Human immunodeficiency virus infection in women: I. The effects of human immunodeficiency virus on pregnancy

D. J. Gloeb, M. J. O'Sullivan, J. Efantis, C. W. Lomax, M. J. Campion, G. I. Benrubi, J. F. Hulka

Research output: Contribution to journalArticle

30 Citations (Scopus)

Abstract

The clinical courses and initial neonatal outcomes of 50 patients with human immunodeficiency virus infection were followed an antepartum, intrapartum, and/or postpartum bases, between July 18, 1986, and December 27, 1987, at the University of Miami School of Medicine/Jackson Memorial Medical Center. The mean age at the time of the most recent delivery was 27 years. Cases attributable to the single risk factor of heterosexual transmission accounted for 76% of the cumulative number. Twenty-eight, or 56%, of the total sample were of Haitian ancestry. The patients in this study group did experience several complications of pregnancy. Interestingly, more than one third of the pregnancy courses (34.6%) were complicated by preterm labor. Only 15.4% of the patients had premature rupture of membranes. A higher rate of infection of the genitourinary tract and an increased incidence of sexually transmitted diseases in women known to be infected with human immunodeficiency virus are suggested. Less clear is the contribution of genitourinary tract infections and sexually transmitted diseases to the risk of acquired immunodeficiency syndrome or of perinatal human immunodeficiency virus transmission. Although a total of 10 patients in the study group were known to have children infected with human immunodeficiency virus, only longitudinal studies of the children of the mothers in this group will shed light on the number of children who ultimately become infected with human immunodeficiency virus. Similarly, although the majority of patients in this report remained asymptomatic during the course of their pregnancies, a matched, controlled study is necessary to confirm that pregnancy does not accelerate the progression of human immunodeficiency virus infection.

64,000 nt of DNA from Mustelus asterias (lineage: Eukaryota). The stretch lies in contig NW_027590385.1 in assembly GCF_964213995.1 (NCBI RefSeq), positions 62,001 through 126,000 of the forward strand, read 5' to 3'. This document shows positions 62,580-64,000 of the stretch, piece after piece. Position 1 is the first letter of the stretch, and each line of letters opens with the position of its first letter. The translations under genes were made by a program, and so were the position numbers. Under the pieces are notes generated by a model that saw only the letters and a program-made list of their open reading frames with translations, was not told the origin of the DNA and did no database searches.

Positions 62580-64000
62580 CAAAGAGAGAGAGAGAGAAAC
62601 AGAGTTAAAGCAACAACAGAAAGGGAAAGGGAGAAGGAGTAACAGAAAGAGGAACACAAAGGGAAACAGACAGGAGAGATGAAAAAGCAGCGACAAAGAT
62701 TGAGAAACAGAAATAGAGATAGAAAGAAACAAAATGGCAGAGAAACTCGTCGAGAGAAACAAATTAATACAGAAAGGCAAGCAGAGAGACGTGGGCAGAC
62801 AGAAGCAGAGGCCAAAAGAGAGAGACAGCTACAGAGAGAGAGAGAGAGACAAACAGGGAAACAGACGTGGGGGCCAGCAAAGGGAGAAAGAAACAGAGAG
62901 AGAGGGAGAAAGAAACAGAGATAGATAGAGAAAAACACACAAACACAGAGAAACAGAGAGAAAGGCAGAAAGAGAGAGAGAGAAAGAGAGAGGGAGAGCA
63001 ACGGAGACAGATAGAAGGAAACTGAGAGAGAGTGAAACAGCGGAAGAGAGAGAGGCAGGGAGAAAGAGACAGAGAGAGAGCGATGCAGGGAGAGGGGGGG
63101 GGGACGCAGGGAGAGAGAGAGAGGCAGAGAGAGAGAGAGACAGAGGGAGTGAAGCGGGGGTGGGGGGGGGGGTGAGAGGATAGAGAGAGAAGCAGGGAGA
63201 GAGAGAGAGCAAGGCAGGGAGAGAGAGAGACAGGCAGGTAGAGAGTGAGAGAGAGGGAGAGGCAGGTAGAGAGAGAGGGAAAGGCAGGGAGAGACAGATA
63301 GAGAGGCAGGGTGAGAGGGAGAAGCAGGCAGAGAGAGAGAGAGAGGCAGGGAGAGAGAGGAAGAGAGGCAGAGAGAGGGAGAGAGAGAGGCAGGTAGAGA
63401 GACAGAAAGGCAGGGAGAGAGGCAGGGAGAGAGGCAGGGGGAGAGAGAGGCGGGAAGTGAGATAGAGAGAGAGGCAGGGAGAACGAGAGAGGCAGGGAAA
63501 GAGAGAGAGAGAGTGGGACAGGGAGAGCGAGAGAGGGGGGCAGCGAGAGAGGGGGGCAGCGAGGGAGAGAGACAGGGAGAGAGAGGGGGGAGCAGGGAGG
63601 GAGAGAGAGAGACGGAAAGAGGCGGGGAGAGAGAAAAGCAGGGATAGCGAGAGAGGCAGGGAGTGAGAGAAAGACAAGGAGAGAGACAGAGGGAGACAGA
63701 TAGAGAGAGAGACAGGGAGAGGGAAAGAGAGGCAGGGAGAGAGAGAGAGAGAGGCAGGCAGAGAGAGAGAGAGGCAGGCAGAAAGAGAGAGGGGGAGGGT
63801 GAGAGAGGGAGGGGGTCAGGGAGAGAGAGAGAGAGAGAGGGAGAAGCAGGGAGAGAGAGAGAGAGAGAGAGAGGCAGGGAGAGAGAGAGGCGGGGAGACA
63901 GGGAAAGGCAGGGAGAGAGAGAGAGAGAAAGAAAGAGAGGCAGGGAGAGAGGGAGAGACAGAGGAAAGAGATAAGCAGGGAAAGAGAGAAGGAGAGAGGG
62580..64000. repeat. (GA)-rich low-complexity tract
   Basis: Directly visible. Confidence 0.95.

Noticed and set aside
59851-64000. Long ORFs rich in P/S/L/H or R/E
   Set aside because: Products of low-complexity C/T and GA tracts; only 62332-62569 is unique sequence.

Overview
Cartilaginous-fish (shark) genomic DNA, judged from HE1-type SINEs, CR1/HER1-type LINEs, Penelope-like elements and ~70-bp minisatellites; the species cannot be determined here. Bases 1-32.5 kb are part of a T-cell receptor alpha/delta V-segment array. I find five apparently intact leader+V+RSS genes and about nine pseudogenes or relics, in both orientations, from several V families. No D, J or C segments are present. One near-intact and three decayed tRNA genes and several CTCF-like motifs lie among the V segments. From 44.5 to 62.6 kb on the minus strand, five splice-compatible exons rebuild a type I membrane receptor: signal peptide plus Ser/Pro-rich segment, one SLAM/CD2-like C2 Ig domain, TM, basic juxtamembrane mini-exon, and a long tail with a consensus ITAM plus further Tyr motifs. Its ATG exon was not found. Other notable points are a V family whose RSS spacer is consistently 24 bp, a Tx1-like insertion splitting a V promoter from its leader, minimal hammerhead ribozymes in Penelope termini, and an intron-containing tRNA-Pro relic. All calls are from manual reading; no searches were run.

Original languageEnglish
Pages (from-to)756-761
Number of pages6
JournalAmerican Journal of Obstetrics and Gynecology
Volume159
Issue number3
StatePublished - Jan 1 1988
Externally publishedYes

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Virus Diseases
HIV
Pregnancy
Sexually Transmitted Diseases
Pregnancy Complications
Premature Obstetric Labor
Heterosexuality
Infection
Postpartum Period
Longitudinal Studies
Rupture
Acquired Immunodeficiency Syndrome
Mothers
Medicine
Membranes
Incidence

ASJC Scopus subject areas

  • Medicine(all)
  • Obstetrics and Gynecology

Cite this

Gloeb, D. J., O'Sullivan, M. J., Efantis, J., Lomax, C. W., Campion, M. J., Benrubi, G. I., & Hulka, J. F. (1988). Human immunodeficiency virus infection in women: I. The effects of human immunodeficiency virus on pregnancy. American Journal of Obstetrics and Gynecology, 159(3), 756-761.

Human immunodeficiency virus infection in women : I. The effects of human immunodeficiency virus on pregnancy. / Gloeb, D. J.; O'Sullivan, M. J.; Efantis, J.; Lomax, C. W.; Campion, M. J.; Benrubi, G. I.; Hulka, J. F.

In: American Journal of Obstetrics and Gynecology, Vol. 159, No. 3, 01.01.1988, p. 756-761.

Research output: Contribution to journalArticle

Gloeb, DJ, O'Sullivan, MJ, Efantis, J, Lomax, CW, Campion, MJ, Benrubi, GI & Hulka, JF 1988, 'Human immunodeficiency virus infection in women: I. The effects of human immunodeficiency virus on pregnancy', American Journal of Obstetrics and Gynecology, vol. 159, no. 3, pp. 756-761.
Gloeb DJ, O'Sullivan MJ, Efantis J, Lomax CW, Campion MJ, Benrubi GI et al. Human immunodeficiency virus infection in women: I. The effects of human immunodeficiency virus on pregnancy. American Journal of Obstetrics and Gynecology. 1988 Jan 1;159(3):756-761.
Gloeb, D. J. ; O'Sullivan, M. J. ; Efantis, J. ; Lomax, C. W. ; Campion, M. J. ; Benrubi, G. I. ; Hulka, J. F. / Human immunodeficiency virus infection in women : I. The effects of human immunodeficiency virus on pregnancy. In: American Journal of Obstetrics and Gynecology. 1988 ; Vol. 159, No. 3. pp. 756-761.
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